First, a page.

Ethiopian Church Forests and Reclaiming the Distinction between a Career and a Calling
My Dear One,
What comes to mind when you envision the landscape of Ethiopia? Most of us probably conjure up an image of a barren, blistering desert with people struggling to grow enough food to survive. This was not always so. As recently as just a hundred years ago if you traveled to Ethiopia you would not have found desert but rather abundant forests and grasslands. Something changed. Today, thanks to the Ethiopian Church, something almost magical of that era yet remains in Ethiopia, containing within it the seeds of hope for the reforestation of their nation.
I believe the Church has the power to do the same thing for the rest of the world … if we want it to. Understanding how this is so also directly connects to the deepest desires of your own heart, it lies in understanding the important distinction between a career and a calling.
According to a National Geographic article from earlier this year,
“In the early 1900s, it’s estimated that trees covered roughly 40 percent of Ethiopia. But over the past century, as populations grew, the demand for food skyrocketed. Acres of forests were replaced by agricultural fields. Slowly, over the decades, the total amount of tree-covered land shrank—it now hovers at just around four percent of the country.”
Except, that is, around their churches. There you will often find a collaboration of clergy, conservationists and the surrounding communities working together to preserve and protect what is left of what once was - and what could again be.
The Church Forests of Ethiopia are the sanctuaries of the Ethiopian Orthodox Tewahido Church. With 50 million members they are the predominant religious group in the country and, they believe, churches should be properly clothed within a forest. Decades ago the surrounding land began giving way to “modern” (read Western) agricultural practice with its propensity to clearcut forests to make room for wheat fields and pastures for grazing. Sadly, those practices have now left the land impoverished and struggling to feed its people, the very problem which the clearcutting was supposed to help solve. As this shift began to take place, however, many churches built walls around their immediate forests. These walls served to demarcate their sacred forests from the grazing of cattle and plowed up fields. Today, when viewed from above, they appear to be mirages, unlikely glens of green in the midst of brown barrenness. But they are real reflections of what once was the entirety of the land around them.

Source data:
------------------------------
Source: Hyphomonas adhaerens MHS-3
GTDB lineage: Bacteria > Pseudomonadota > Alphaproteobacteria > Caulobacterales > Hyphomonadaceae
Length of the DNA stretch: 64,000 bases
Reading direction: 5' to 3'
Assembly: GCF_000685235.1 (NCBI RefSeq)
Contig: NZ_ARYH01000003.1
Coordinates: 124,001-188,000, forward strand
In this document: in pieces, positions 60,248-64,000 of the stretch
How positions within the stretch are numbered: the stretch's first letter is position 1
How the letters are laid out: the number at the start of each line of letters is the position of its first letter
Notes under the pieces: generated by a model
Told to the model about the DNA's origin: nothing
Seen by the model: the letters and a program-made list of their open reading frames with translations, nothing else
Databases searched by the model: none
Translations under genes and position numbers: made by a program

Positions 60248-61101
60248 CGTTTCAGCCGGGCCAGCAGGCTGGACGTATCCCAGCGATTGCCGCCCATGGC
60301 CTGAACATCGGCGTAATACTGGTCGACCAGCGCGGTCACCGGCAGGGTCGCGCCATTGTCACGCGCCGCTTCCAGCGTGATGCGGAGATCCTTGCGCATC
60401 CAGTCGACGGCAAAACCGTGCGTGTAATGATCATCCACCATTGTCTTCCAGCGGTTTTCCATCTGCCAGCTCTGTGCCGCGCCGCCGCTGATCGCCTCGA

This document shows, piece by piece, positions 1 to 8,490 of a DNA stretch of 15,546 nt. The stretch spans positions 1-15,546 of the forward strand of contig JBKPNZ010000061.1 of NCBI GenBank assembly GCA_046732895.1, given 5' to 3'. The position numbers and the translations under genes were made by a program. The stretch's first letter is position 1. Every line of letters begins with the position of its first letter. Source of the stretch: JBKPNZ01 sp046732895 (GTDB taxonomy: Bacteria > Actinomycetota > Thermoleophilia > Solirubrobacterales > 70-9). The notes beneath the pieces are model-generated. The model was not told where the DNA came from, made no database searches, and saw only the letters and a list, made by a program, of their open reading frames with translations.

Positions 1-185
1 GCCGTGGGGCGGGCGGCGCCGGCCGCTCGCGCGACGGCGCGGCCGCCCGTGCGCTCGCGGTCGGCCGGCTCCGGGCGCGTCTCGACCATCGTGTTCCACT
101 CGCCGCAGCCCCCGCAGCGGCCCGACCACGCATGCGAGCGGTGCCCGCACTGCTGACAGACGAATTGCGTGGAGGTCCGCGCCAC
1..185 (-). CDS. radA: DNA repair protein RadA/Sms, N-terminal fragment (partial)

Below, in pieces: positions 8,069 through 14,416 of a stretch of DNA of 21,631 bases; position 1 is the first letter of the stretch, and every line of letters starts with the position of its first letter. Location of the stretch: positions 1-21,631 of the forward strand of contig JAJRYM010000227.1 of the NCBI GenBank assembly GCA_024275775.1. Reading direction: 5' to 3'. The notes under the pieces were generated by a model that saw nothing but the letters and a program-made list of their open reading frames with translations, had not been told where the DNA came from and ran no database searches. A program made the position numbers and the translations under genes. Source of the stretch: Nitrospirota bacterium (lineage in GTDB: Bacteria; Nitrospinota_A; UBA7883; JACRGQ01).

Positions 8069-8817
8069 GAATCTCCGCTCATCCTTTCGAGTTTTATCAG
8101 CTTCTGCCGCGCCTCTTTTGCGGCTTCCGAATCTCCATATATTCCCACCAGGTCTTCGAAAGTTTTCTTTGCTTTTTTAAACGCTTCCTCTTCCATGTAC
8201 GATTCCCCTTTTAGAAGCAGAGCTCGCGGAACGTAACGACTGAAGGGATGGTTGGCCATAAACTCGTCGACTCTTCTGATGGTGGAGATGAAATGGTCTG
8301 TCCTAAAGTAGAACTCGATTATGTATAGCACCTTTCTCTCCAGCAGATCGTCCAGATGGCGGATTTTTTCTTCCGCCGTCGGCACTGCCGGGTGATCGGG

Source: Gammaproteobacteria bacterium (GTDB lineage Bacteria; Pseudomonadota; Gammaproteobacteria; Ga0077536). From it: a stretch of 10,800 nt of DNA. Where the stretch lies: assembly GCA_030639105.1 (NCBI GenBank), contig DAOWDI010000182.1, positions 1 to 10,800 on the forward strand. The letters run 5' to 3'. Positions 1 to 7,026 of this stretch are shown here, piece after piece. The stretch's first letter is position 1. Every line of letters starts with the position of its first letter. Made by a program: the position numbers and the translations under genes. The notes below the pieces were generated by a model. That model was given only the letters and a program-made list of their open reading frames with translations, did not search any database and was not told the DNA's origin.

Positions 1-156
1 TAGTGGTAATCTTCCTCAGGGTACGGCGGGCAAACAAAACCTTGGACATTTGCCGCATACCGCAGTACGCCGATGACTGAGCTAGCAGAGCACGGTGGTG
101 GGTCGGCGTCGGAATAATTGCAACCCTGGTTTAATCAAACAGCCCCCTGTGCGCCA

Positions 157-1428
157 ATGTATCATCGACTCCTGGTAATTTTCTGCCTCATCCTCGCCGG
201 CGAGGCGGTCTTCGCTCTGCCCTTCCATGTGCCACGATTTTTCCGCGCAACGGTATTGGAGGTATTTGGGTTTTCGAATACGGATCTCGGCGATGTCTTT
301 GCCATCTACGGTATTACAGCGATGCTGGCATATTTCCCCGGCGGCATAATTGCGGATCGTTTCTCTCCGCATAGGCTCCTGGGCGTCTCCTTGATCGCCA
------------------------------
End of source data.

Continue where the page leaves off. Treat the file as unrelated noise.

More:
They contain within their small bounds an incredible amount of biodiversity: old growth trees, plants, insects and animals. Thanks to the Global Oneness Project, in collaboration with the New York Times, you can see them for yourself in a recently released 9 minute documentary film about Ethiopian church forests (below).
In the film, ecologist Alemayehu Wassie Eshete begins by saying,
“In Ethiopian Orthodox teaching, the church - to be a church - should be enveloped by a forest. It should resemble the Garden of Eden.”
In contrast, filmmaker Jeremy Siefert, an American, describes most churches in the Western world pretty accurately writing, “I grew up attending churches surrounded by parking lots and populated by congregations that didn’t connect their spirituality to ecology.”
Eshete later notes that church forests hold within them “emergent properties” which stem from the realization that “Everything is important and interlinked.” And priest Aba Gebre Mariam Alene says,
“Just like we cultivate the new generation [in the church], we need to cultivate the forest. If we keep disturbing the young sprouts and the old trees are gone, there will be nothing to replace them … If the church loses its forests it will lose itself.”
This, I believe, is also true of us. As we lose our forests (sense of sacred place) we are also losing our church (sense of ourselves, our identity in Christ).
This is directly tied to the changes in agriculture and industry over the last 100 years in America as well. As we too have become increasingly “modernized” we have lost our sense of community and the traditional center of those communities, the Church, continues to suffer along. In our work we have largely abandoned callings for careers. Callings contain within them an inherent focus on being called by God to a holy work. In contrast, the word career literally means “out of control, a racecourse.”
The etymology of the word career is